Lord Thomas of Cwmgiedd, Lord Chief Justice of England and Wales, ‘Developing Commercial Law through the Courts: Rebalancing the Relationship between the Courts and Arbitration’ (Speech delivered at the Fourth Bailii Lecture 2016, London, 9 March 2016)  <https://www.judiciary.uk/wp-content/uploads/2016/03/lcj-speech-bailli-lecture-20160309.pdf> archived at <https://perma.cc/GUQ7-J2JA>; V K Rajah, ‘W(h)ither Adversarial Commercial Dispute Resolution?’ (2017) 33 Arbitration International 17, 24.
 Rajah, above n 4 , 26–7.
 Chief Justice Robert French, ‘Seeing Visions and Dreaming Dreams’ (Speech delivered at Judicial Conference of Australia Colloquium, Canberra, 7 October 2016) 12 <http://www.hcourt.gov.au/assets/publications/speeches/current-justices/frenchcj/frenchcj7Oct2016.pdf> archived <https://perma.cc/GD2P-8MMH>.
 Supreme People’s Court of the People’s Republic of China, ‘He Rong and the Chief Justice of the Australian High Court, French and His Party Held a Working Meeting’ (Press Release, 20 September 2016) <http://www.court.gov.cn/zixun-xiangqing-26341.html> archived at <https://perma.cc/V8GU-X3X3>.
 See «中华人民共和国民事诉讼法» [Civil Procedure Law of the People’s Republic of China] (People’s Republic of China) National People’s Congress, Order No 44, 9 April 1991 (‘CPL’). See also Judicial Committee of the Supreme People’s Court of the People’s Republic of China, 最高人民法院 关于适用 «中华人民共和国民事诉讼法» 的解释 [Interpretation of the Supreme People’s Court on the Application of the Civil Procedure Law of the People’s Republic of China] (Interpretation No 5, 30 January 2015) art 544 <http://www.court.gov.cn/fabu-xiangqing-13241.html> archived at <https://perma.cc/QVX8-L7A8> (‘Interpretation No 5 2015’).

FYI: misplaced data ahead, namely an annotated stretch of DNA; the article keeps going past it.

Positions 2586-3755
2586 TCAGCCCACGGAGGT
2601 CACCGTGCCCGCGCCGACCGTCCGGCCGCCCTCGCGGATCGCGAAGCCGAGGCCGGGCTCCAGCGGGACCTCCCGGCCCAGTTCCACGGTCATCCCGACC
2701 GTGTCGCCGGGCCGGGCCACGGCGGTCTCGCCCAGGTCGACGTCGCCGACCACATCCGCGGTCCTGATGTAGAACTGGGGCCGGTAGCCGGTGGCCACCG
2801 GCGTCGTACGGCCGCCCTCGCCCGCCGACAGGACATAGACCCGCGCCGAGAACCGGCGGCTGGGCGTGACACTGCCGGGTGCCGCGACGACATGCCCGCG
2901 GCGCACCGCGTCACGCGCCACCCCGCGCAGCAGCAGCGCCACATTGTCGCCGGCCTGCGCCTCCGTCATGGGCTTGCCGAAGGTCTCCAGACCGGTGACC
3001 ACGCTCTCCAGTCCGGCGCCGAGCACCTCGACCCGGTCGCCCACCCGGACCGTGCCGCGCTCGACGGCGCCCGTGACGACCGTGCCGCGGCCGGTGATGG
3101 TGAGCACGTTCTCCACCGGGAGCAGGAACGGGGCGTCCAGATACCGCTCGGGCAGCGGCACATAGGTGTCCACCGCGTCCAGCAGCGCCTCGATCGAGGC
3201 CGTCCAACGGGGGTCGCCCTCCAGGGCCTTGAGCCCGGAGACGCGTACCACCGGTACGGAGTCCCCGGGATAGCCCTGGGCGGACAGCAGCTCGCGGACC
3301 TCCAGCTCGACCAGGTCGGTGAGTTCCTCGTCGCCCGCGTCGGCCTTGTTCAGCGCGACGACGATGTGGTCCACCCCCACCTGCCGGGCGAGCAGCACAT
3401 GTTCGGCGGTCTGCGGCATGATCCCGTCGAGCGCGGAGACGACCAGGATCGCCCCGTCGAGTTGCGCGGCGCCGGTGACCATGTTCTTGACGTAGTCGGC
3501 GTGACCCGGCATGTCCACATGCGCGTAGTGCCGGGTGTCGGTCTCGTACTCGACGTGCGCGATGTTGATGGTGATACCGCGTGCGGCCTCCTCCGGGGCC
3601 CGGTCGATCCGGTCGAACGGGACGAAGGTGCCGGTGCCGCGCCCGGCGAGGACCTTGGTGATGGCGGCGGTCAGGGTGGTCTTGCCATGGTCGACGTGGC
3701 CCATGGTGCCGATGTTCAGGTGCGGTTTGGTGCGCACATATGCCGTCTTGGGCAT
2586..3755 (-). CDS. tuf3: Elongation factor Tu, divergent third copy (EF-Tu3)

CPL art 267.
 Ibid art 268.
 As of July 2017. See King Fung Tsang, ‘Chinese Bilateral Judgment Enforcement Treaties’ (2017) 40 Loyola of Los Angeles International and Comparative Law Review 1, 2.
 See, eg, Accord d’entraide judiciaire en matière civile et commerciale entre le gouvernement de la République française et le gouvernement de la République populaire de Chine [Agreement on Mutual Legal Assistance in Civil and Commercial Matters between the Government of the French Republic and the Government of the People’s Republic of China], reported in JO 1 April 1988, 4352 (signed and entered into force 4 May 1987) art 23(2).
 Ibid art 22(3).
 Ibid art 22(1).
 Ibid art 22(4).
 Ibid art 22(6).
 Ibid art 22(5).
 Tsang, above n 12, 31–3, 38–9.
 Ibid 31–2.
 Ibid 32–3, 38–9.
 Zhang Wenliang, ‘Recognition and Enforcement of Foreign Judgments in China: A Call for Special Attention to Both the “Due Service” Requirement and the Principle of Reciprocity’ (2013) 12 Chinese Journal of International Law 143.
 Tsang, above n 12, 33–6.
 Foreign Judgments Regulations 1992 (Cth).
 See generally Reid Mortensen, Richard Garnett and Mary Keyes, Private International Law in Australia (LexisNexis, 3rd ed, 2015) 130–58.
 See generally ibid ch 5.
 Foreign Judgments Act 1991 (Cth) s 11.
 Some scholars have however suggested that an ‘implicit’ requirement that ‘the foreign court must have [had] competent jurisdiction over the case’ nonetheless exists for recognition and enforcement under the CPL: Yujun Guo, ‘Country Report: The People’s Republic of China’ in A Chong (ed), Recognition and Enforcement of Foreign Judgments in Asia (Asian Business Law Institute, 2017) 49, 61.
 Interpretation No 5 2015, above n 8, art 543.
 CPL art 267.
 Ibid art 268.
 Interpretation No 5 2015, above n 8, art 533.
 CPL art 267.
 Bin Sun, ‘The Future of Cross-Border Litigation in China: Enforcement of Foreign Commercial Judgments Based on Reciprocity’ (2018) 50 New York University Journal of International Law and Politics 1135, 1136.
 Wenliang Zhang, ‘Sino–Foreign Recognition and Enforcement of Judgments: A Promising “Follow Suit” Model?’ (2017) 16 Chinese Journal of International Law 515, 541–2 .